Lovelace murder trial slated for Feb. 27
It’s all or nothing for Curtis Lovelace, who has reportedly rejected an offer to plead guilty to second-degree murder and is now preparing to stand trial a second time for first-degree murder.
The former Adams County assistant state’s attorney from Quincy is accused of suffocating his wife, Cory, on Valentine’s Day 2006. The jury in the first trial was reportedly evenly split, and so this second trial would not appear to be a slam dunk for prosecutors. The defense says Cory Lovelace’s death was a natural one prompted by alcoholism and bulimia.
At a Jan. 31 pretrial hearing at the Cass County Courthouse in Virginia, Illinois, Lovelace appeared at ease, chewing gum in the courtroom, even while on the stand, and looking unconcerned as he spoke with supporters in the gallery. However, the hearing didn’t go well for the defense, as Cass County Circuit Court Judge Robert Hardwick, Jr. determined that testimony from Lovelace’s second wife, Erica Gomez, will be admissible. Gomez says that Lovelace was a violent man who went so far as to try poisoning her, although the judge said that the poisoning accusation can’t be leveled during the upcoming trial. Among other things, the jury will be allowed to hear Gomez testify that Lovelace once told her that he “remembered how it felt, her writhing under him.” Prosecutors say Lovelace was talking about his late wife; the defense says he was talking about a cat.
Gomez, who was married to Lovelace from 2008 to 2013, is shaping up to be the x-factor in this case. At face value, her presence looks to be a major coup for the prosecution. They previously filed a motion before the first trial to include Gomez, but Hardwick denied it. The defense looks to counter Gomez’s presence by arguing that she is unreliable. Hardwick decided that email correspondence between Gomez and Detective Adam Gibson of the Quincy Police Department, who investigated Lovelace, might be fair game for the defense, which made a point of demanding that prosecutors turn over the correspondence within a week of the Jan. 31 hearing. The content of the emails isn’t clear.
The first trial, held in January 2016 in Adams County, included testimony from the Lovelace children, who said that they saw their mother the morning of her death before going to school. The daughter, who originally told the same story when questioned by police shortly after Cory Lovelace’s death, later testified that she could not remember whether or not she saw her mother hours before she was found dead.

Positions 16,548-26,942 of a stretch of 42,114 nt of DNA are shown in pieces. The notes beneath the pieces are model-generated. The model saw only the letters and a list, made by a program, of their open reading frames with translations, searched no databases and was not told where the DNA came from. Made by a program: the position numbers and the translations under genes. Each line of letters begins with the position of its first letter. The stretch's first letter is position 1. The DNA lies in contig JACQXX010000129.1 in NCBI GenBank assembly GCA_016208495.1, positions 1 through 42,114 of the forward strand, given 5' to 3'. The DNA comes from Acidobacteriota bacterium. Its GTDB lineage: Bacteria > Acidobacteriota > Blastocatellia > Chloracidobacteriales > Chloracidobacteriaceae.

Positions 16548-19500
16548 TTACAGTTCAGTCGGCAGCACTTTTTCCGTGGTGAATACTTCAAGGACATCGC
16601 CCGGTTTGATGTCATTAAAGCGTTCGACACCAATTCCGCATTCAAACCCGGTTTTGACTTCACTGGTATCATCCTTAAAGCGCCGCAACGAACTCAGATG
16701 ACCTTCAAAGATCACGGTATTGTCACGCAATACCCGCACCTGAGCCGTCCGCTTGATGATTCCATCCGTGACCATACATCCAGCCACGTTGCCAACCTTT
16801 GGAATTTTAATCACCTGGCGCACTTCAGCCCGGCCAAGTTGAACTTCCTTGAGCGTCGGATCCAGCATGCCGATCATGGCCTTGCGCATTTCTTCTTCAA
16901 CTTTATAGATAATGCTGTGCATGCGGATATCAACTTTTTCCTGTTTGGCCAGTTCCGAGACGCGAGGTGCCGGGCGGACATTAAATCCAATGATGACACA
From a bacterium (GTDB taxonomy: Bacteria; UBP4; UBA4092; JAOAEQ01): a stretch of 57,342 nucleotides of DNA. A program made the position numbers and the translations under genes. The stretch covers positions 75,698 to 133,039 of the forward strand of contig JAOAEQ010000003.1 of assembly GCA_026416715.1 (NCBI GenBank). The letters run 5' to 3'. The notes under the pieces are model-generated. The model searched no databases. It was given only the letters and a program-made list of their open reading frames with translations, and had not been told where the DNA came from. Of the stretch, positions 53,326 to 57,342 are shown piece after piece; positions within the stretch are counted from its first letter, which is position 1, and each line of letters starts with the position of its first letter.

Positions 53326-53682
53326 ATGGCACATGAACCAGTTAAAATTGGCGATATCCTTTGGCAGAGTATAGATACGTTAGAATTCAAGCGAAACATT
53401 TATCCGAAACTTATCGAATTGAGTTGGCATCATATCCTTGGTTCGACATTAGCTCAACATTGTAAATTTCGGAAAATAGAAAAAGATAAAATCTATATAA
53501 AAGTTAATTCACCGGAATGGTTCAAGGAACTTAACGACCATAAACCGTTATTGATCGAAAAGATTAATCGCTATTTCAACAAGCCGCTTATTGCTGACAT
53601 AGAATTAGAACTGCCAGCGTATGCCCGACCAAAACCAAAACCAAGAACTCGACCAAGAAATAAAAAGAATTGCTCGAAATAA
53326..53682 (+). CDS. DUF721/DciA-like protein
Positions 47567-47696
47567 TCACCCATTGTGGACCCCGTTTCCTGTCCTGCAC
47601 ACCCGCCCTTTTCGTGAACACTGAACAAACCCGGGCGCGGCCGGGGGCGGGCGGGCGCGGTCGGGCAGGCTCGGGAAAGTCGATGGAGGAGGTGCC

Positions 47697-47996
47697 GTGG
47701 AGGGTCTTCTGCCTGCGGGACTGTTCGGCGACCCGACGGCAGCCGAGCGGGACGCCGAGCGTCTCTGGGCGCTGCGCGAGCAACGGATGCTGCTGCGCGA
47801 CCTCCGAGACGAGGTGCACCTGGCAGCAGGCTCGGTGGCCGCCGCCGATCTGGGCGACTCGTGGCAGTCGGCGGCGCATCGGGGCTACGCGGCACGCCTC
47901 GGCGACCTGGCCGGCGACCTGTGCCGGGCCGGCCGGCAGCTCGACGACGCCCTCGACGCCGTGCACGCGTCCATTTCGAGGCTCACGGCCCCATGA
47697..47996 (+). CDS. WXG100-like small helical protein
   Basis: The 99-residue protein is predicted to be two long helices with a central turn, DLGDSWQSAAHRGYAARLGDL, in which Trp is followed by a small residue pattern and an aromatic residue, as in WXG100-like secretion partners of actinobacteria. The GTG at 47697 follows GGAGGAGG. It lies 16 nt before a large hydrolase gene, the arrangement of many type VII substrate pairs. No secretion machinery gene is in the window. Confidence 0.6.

Dueling pathologists have different explanations on how and when Cory Lovelace died. During the first trial, Dr. Jane Turner testified that the position of Cory Lovelace’s hands held upward supported the conclusion that she had been suffocated with a pillow. By contrast, Dr. George Nichols testified that an enlarged liver and signs of bulimia showed that Cory Lovelace died due to natural causes. Dr. Jessica Bowman, who performed the initial autopsy, could not pinpoint a cause of death and is not expected to testify. Bowman has a checkered history as a pathologist. She was once employed by the Sangamon County Coroner’s Office, but State’s Attorney John Milhiser had such little confidence in her work that he refused to put her on the stand as a witness in murder cases.
The trial has been moved to Sangamon County due to extensive pretrial publicity in the Quincy area. Jury selection is scheduled to begin on Feb. 27.
Special prosecutor Edwin R. Parkinson, who tried Lovelace in the first trial, is regarded as one of the top prosecutors in central Illinois. He’s been a prosecutor for five decades. Notable cases include the trial of Shirley Skinner, who was convicted of first degree murder in 2010 in a case that attracted national attention. Parkinson also won the first death penalty conviction in Illinois after Gov. George Ryan commuted the sentences of all death row convicts.
By contrast, Lovelace is represented by lawyers who concentrate on civil as opposed to criminal law. Lead defense attorney Jon Loevy of Chicago has won 11 cases in a row and has won 20 of 22 cases overall, according to his law firm’s website. He’s won more than $100 million in settlements and verdicts for clients, chiefly for litigants who claim they were wrongfully prosecuted, with one award reaching $28 million.
Alex Camp is an editorial intern for Illinois Times. He is pursuing his master’s degree at University of Illinois Springfield. Contact him at firstname.lastname@example.org.